A Morning at Clendon Park Primary School

Recently, some of the Milford Foundation Trustees were invited by Graeme Dingle Foundation to Clendon Park School to see the impact of their Kiwi Can programme first-hand. Clendon Park is a decile 1 primary school located in the heart of Manurewa, Auckland, with 93% of students being Maori or Pasifika. The school prides itself on providing students with a multicultural learning environment, with a Maori bilingual unit established in 2000.

Kiwi Can is the Graeme Dingle Foundation’s primary school programme teaching key life skills and values, with 21,000 children across Aotearoa going through this programme every week. 

Kiwi Can is a huge part of the school’s culture and has been for the past 10 years, with the programme being introduced to Clendon Park in 2011. Milford up until the launch of the Milford Foundation has supported the Kiwi Can programme for several years, and after our review process through establishing the Milford Foundation, it became abundantly clear that the Milford Foundation would continue to do so. Part of the ongoing relationship with our partners moving forward is to stay close to the grants we distribute by ensuring we see on a regular basis how the money is being used and ultimately the impact it is making. In late May, the Milford Foundation Trustee’s were invited to view the Kiwi Can programme first hand, of which we did one bleak and bitterly cold Auckland Friday morning. 

When you work in Auckland’s city centre and go home to a warm dry home at the end of the day, you might be forgiven for not considering the abject poverty just 40 minutes down the Southern Motorway. Parking outside Clendon Park school we were struck almost immediately by the sight of children arriving to start their school day in clothing that was not conducive to the climate that day. So many of the kids wearing shoes multiple sizes too big for them, some with no shoes at all. Whilst we hovered outside the school gates waiting for our hosts, what we also observed was the enthusiasm on every single child’s face at the prospect of the school day ahead. The arrival into what became quickly clear to us, to a safe environment where the pressures from the outside world and challenging home environments were kept firmly outside the school gates until 3pm each day.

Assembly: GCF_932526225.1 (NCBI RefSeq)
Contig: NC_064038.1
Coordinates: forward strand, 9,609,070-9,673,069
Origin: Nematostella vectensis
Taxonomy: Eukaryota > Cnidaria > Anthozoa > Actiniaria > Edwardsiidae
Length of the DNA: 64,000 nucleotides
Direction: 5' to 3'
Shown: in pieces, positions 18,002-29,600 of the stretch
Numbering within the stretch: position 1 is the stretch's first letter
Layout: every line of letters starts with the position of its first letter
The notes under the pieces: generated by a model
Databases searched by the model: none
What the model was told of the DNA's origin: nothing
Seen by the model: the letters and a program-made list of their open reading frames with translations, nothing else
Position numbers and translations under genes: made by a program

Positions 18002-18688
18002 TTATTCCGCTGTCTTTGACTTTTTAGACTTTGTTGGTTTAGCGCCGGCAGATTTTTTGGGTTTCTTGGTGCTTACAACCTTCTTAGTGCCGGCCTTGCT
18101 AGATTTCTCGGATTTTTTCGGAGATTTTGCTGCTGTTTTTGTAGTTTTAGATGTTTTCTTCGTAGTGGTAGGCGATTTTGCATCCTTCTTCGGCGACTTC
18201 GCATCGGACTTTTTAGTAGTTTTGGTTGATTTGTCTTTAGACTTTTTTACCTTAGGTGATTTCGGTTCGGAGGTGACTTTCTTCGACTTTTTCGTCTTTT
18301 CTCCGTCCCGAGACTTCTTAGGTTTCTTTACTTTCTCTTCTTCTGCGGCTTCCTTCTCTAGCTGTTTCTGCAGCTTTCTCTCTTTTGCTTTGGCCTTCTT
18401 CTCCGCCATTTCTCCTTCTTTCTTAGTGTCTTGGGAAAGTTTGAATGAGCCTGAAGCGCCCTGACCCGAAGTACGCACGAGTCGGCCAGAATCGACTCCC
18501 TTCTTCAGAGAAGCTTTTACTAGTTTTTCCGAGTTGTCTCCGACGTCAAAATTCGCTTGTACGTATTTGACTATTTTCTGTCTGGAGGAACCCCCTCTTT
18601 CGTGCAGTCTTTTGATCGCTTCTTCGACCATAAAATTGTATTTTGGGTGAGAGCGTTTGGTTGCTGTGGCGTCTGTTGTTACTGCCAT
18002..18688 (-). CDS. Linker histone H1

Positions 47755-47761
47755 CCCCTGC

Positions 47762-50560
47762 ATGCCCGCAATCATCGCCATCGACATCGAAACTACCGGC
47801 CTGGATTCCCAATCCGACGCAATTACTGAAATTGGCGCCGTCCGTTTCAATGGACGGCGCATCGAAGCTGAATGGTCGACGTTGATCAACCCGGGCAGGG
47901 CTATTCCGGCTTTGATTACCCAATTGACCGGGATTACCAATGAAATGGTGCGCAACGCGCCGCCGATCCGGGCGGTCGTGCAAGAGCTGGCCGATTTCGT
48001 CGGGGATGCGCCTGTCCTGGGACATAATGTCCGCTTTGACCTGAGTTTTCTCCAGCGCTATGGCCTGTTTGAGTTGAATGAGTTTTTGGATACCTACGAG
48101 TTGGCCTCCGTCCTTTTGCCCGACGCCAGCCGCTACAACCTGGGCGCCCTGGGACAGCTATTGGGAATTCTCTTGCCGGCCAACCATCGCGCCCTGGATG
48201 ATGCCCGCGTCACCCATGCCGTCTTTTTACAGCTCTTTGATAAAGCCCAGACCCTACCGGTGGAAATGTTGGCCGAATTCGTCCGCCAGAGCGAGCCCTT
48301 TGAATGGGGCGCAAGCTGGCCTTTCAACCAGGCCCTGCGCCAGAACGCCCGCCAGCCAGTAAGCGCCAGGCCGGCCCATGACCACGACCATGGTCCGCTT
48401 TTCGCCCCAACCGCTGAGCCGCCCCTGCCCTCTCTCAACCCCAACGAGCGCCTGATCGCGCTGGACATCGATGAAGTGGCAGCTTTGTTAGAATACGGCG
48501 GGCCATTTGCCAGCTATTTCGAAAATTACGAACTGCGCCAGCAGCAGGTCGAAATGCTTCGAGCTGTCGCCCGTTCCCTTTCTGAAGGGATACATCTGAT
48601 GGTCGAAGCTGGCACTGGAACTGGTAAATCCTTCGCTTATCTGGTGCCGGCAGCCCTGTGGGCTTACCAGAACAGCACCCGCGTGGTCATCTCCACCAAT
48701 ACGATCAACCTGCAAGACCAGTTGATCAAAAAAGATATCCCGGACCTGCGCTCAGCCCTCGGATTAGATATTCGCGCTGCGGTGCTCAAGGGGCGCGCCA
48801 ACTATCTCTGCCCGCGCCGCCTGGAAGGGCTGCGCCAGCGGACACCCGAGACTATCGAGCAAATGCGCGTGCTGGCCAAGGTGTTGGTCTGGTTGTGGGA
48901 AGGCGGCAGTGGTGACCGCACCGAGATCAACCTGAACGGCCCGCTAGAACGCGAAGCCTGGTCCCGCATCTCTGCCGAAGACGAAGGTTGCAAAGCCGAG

The Principal and Deputy Principal greeted us with utter sincerity and openness and talked freely about the challenges they face on a daily basis educating children from year 0-8 in a 1 decile school environment with, most of its students growing up in below the poverty line households. These leaders, both having been at the school for well over a decade clearly had a formidable partnership and it was clear to us that they work tirelessly both inside and out of the school ensuring that their students are in a safe learning environment and that the students are given every opportunity possible to shine. 

The Kiwi Can programme is run by ‘Kiwi Can Leaders’ employed by the Graeme Dingle Foundation, and offers each year group a lesson once a week in a dedicated classroom. We can only describe the three Kiwi Can Leaders we met that day as utterly impressive.  

The mana they portrayed to the class we observed was magnetic. Each and every child was utterly focussed on the lesson of that day which was around Integrity. Roll playing, interactive play and clear definitions and examples of what Integrity is and what it isn’t and why it is important, were interwoven throughout the 40 minute lesson. We were completely captivated by both the Kiwi Can leaders and the children. 

We were left in absolutely no doubt that the funding we provide the Graeme Dingle Foundation is a fantastic investment as we observed these children learning crucial values to set them up to be the best possible versions of themselves. Each and every child we observed that morning clearly knew the importance of respect and integrity and were genuinely kind to each other while in awe of their Kiwi Can Leaders. It really was a special  gift for us to be included in the classroom that day  and to see the benefit of our funding first hand. 

Bryce Marsden 

Chief Executive, Milford Foundation